Wednesday, 10 December 2003 - 5:10pm |
National News

96 recruits graduate to make 582 new police officers this year

3 min read

Ninety-six recruits graduate as probationary constables from The Royal New Zealand Police College on Thursday 11 December 2003, 2:00pm.

They are among 582 new police officers to hit the streets this year, 329 of them in Auckland. In 2002 Police trained 503 new officers of which 201 were posted to Auckland.

Tomorrow’s new probationary constables will be policing around the country before Christmas.

National Manager: Training and Professional Development, Superintendent Alistair (Olly) Beckett, says the Royal New Zealand Police College has trained a large number of new officers this year at the same time as building professional capability in the Police service through specialist training.

"We’ve put some special initiatives in place this year to help resource the growing Auckland area. A wing of 74 former UK police officers came through the College on conversion training. Another 45 officers have graduated from recruit training having been selected after a pilot Police Trainee Programme which targeted 17 to 21-year-olds interested in a police career."

Among the recruits graduating tomorrow is one cadet officer from Tonga. She has trained with Wing 215 under a special agreement between NZ Police and Tongan Police. She will return to work in the Tongan Police forensic accounting unit.

• 96 recruits will graduate -- 75 males and 21 females
• 40 recruits will be posted to Auckland districts
• 24 recruits will be posted to the Wellington region
• 21 recruits will be posted to other North Island stations
• 10 recruits will be posted to the South Island
• 1 recruit will return to the Tongan Police service

Wing 215 is the largest recruit wing to graduate since 1998, when 112 probationary constables graduated as part of Wing 176.


To attend graduation, please RSVP by Thursday 10 December 2003, 10:00am:

Toni Barlow, Communications Adviser
(04) 238 3413 / 0274 419 216


Wing 215 prize winners:

• Minister’s Prize for First in Wing was awarded to Constable Vaughan HIBBERT, posted to Henderson.
• Commissioner’s Prize for Second in Wing was awarded to Constable Nicola ROBINSON, posted to Henderson.
• Patron’s Prize for Third in Wing was awarded to Constable Ivan SPENCE, posted to Porirua.
• Physical Education Trophy was awarded to Constable Nicholas BANKS, posted to Upper Hutt.
• Meltzer Prize for Weapon Training was awarded to Constable Bernard INNES, posted to Christchurch.
• Prater Memorial Practical Trophy was awarded to Constable Andrew KARSTEN, posted to Takapuna.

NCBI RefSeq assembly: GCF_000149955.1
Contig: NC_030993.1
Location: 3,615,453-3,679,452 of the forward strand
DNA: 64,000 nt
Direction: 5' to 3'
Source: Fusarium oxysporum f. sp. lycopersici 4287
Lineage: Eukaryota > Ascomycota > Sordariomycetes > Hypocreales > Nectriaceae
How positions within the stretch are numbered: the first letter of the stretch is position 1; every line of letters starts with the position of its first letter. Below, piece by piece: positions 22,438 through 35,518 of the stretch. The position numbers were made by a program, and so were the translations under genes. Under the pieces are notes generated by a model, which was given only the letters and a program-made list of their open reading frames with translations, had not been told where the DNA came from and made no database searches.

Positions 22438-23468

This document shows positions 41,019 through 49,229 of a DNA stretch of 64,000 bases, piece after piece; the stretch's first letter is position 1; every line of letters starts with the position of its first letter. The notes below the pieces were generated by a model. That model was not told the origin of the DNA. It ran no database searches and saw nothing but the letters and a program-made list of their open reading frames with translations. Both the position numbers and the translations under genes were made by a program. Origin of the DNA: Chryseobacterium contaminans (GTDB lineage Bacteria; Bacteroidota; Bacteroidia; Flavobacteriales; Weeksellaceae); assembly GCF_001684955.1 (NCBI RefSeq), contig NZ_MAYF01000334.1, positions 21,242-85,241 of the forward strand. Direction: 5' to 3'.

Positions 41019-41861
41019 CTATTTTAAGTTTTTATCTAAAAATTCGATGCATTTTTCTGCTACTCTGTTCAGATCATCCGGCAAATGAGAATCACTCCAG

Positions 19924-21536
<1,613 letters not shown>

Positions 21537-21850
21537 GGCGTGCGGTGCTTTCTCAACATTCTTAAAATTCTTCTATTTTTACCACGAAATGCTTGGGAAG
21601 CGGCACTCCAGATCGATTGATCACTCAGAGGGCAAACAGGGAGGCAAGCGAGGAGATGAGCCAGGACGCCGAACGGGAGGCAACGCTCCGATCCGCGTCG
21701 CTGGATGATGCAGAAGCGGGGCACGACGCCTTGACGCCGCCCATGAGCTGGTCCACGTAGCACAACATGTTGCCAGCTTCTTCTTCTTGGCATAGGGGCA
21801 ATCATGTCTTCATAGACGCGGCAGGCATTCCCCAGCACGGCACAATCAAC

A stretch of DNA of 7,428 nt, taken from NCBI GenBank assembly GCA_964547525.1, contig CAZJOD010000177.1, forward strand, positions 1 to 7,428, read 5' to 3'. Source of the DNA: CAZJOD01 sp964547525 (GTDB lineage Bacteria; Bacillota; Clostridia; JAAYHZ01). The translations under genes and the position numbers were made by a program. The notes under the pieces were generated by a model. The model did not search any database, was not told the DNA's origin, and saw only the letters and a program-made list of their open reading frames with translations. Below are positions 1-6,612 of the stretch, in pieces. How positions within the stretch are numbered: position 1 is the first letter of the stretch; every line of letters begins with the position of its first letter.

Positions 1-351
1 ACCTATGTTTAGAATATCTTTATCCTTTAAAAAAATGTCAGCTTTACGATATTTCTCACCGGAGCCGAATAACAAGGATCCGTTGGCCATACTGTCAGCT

• International Police Association Prize for Driver Training was awarded to Constable Wayne SECKER, posted to Whakatane.
• Ericsson Communications I&T Prize for File Preparation was awarded to Constable Nicholas BANKS, posted to Upper Hutt.
• Jesson Forensics Prize for Fingerprint Techniques was awarded to Constable Kelvin DOLBEL, posted to Napier.

Police Association Prizes for Sectional Achievement:

This prize is awarded to an individual from each section who, in the collective view of the members of the section and the wing instructors, made the greatest contribution to the overall success of the team.

Section One - Constable Owen ARAPAI, posted to Auckland City.
Section Two - Constable Andrew KARSTEN, posted to Takapuna.
Section Three - Constable Christopher MANN, posted to Henderson.
Section Four - Constable Stefan PREDDY, posted to Paraparaumu.
Section Five - Constable Chantelle JACKSON, posted to Henderson.

Wing Patron: Judge A’e’au Semi Epati

Judge A'e'au Semi Epati was appointed a District Court Judge of New Zealand in 2002. "A’e’au" is a Samoan High Chief title from Falealupo, Savai’i. He is the first Samoan or Pacific Island person to be appointed to the New Zealand judiciary.

Judge Epati was born in Samoa and came to New Zealand on a scholarship, studying law at Otago University. He has worked as a barrister and solicitor in New Zealand and Samoa, which has included setting up his own practices. He presides over jury trials and both general and youth court cases. He has a deep commitment to his community and brings to the Bench both a detailed knowledge of law and a deep understanding of Pacific cultures. He is fluent in Samoan, Tokelauan and Tuvaluan, and understands Niuean and Tongan. Judge Epati has become a powerful role model in Pacific and legal communities.


For more information, please contact:
Toni Barlow, Communications Adviser, (04) 238 3413 / 0274 419 216